• Last modified 3353 days ago (April 21, 2010)


The dandelion: Friend or foe?

Staff writer

Dandelions purportedly were brought to the Midwest from Europe to provide early spring pollen for imported honey bees, and now they are found everywhere in the world.

People either hate them or love them. Though useful and harmless, they are considered obnoxious by those wishing to maintain spotlessly green lawns.

Dandelions are not to be confused with other plants that look like dandelions but have hairy leaves. Dandelion leaves are smooth.

Dandelions have deep, twisted, and brittle tap roots that make them difficult to remove. Any root pieces left in the ground will produce more plants.

Most modern homeowners use herbicides to kill them. Jerry and Enid Cady of Marion use a lawn-care service at Emporia to treat their lawn for weeds and grubs. But dandelions still show up in places that can’t be sprayed such as flower beds and in tree rows. In that case, they dig out the plants individually.


The best defense against dandelions is to have a healthy lawn. A dense root system and ground cover will not allow dandelion seeds to take root.

Naturists tout the usefulness of the dandelion as an herb, but it has a bitter taste and must be eaten in conjunction with other greens or with vegetables.


The leaves have more nutrition than any store-bought greens. According to the U.S. Department of Agriculture, a serving of uncooked dandelion leaves provides 280 percent of the daily beta-carotene recommended for adults.

Other nutrients include iron, calcium, several B vitamins as well as vitamin C, E, P, and D, inosital, potassium, phosphorus, magnesium, and zinc.

Some dandelion leaves are more bitter than others, depending on the conditions under which they were grown. Young plants and rich, moist soil are best. For cooked greens, boiling can remove the bitterness in many cases, but the water may have to be changed a few times.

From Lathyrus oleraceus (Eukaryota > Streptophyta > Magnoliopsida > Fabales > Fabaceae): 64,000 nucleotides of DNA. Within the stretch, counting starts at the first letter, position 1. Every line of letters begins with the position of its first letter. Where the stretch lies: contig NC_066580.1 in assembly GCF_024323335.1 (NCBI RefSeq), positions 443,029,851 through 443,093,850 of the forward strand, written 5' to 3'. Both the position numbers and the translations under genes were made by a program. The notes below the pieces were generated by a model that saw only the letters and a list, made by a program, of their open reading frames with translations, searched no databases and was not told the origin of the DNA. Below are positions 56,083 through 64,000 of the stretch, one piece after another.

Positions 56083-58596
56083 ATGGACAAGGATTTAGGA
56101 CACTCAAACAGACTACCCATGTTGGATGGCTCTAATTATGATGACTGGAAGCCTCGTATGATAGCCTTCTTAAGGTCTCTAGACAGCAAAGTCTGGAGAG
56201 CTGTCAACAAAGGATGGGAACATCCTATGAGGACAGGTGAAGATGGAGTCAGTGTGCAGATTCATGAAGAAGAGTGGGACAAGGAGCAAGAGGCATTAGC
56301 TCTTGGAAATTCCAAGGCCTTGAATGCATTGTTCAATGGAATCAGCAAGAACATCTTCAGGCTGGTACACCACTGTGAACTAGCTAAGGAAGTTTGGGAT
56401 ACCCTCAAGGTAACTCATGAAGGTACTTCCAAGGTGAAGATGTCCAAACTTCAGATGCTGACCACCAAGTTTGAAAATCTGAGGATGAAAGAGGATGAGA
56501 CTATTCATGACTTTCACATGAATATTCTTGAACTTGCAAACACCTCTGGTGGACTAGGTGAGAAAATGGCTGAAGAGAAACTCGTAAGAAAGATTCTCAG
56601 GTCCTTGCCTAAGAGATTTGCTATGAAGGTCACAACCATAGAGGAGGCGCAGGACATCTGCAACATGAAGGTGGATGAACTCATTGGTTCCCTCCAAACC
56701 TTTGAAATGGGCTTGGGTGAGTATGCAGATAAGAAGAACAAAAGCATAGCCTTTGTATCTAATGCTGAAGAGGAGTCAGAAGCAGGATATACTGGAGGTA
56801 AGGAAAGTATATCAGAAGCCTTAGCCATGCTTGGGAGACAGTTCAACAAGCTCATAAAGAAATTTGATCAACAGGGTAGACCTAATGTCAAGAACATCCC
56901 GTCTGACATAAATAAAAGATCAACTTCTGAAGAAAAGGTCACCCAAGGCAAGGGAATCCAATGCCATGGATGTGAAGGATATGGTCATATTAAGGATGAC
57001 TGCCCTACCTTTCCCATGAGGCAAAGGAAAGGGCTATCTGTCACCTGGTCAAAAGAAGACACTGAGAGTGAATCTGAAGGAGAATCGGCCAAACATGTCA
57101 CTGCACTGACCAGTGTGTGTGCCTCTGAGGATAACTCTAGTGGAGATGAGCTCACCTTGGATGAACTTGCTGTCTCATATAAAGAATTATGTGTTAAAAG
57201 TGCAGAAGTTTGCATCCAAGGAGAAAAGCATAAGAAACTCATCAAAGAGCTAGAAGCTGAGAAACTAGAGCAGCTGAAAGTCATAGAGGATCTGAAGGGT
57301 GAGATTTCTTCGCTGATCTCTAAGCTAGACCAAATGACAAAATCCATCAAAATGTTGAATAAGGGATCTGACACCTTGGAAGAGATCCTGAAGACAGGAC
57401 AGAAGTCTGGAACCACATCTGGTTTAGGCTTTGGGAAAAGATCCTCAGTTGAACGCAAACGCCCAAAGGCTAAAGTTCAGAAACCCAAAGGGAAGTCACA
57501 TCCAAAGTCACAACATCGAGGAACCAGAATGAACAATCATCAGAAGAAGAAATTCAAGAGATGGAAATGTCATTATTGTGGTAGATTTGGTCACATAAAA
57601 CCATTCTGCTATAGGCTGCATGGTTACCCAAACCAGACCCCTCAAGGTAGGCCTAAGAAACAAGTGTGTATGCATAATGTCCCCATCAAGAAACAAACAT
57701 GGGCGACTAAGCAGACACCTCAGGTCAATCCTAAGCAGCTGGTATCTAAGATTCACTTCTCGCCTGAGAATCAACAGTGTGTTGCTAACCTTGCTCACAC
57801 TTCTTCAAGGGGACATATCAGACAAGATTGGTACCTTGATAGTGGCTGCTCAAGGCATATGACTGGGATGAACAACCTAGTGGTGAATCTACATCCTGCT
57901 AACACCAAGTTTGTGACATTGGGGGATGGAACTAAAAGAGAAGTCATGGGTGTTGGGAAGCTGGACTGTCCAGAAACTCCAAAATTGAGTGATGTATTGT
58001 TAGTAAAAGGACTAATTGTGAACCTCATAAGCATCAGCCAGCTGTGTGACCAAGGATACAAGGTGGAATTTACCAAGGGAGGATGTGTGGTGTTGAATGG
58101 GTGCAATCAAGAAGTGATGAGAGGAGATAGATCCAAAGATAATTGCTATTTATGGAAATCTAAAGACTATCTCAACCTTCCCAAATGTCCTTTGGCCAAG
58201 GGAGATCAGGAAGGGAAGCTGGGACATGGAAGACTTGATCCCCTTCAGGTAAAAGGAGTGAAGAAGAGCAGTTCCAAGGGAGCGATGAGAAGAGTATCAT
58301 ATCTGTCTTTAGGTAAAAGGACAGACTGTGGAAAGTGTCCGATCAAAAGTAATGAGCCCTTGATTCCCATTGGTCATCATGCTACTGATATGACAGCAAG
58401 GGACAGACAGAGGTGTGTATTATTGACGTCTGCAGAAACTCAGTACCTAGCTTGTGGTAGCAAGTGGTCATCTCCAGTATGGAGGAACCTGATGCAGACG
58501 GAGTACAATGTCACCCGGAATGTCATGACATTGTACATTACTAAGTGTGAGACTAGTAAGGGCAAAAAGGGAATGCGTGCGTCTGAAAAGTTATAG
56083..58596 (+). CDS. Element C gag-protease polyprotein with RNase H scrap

Leaves should be harvested as soon as they appear. Broken into pieces and mixed with other greens and additives such as bacon bits and some form of salad dressing, their bitterness is neutralized.

The yellow flowers, separated from the underlying green parts, also can be added to salads. They sometimes are used to make wine.

Medicinal properties

Like many other wild plants, dandelions have medicinal properties. The official name of the dandelion, Taraxacum officinule, means “official remedy for disorders.”

The milky juice in the roots can be used like medicine. The whole plant works as a diuretic and liver stimulant. The milky white sap that is released when the stem is broken can be used to remove warts, moles, pimples, calluses, and sores. It also soothes bee stings and blisters.

Some people, like Gary and Marilyn Jones of Peabody, who don’t see the need for a weed-free lawn, think dandelions are pretty.

Marilyn said years ago she had a friend of Pennsylvania Dutch origin who used to make a salad of dandelion greens. Marilyn said she has tasted that type of salad and didn’t like it.

In a day and age when our taste buds are geared to flavorful, domestically-produced food and our drug stores are filled with pharmaceuticals to meet every need, wild plants such as the dandelion may be more of a nuisance than anything. But who knows, maybe someday, if all else fails, the lowly dandelion will be called upon to serve our needs once more. No doubt it will be there for us.

Last modified April 21, 2010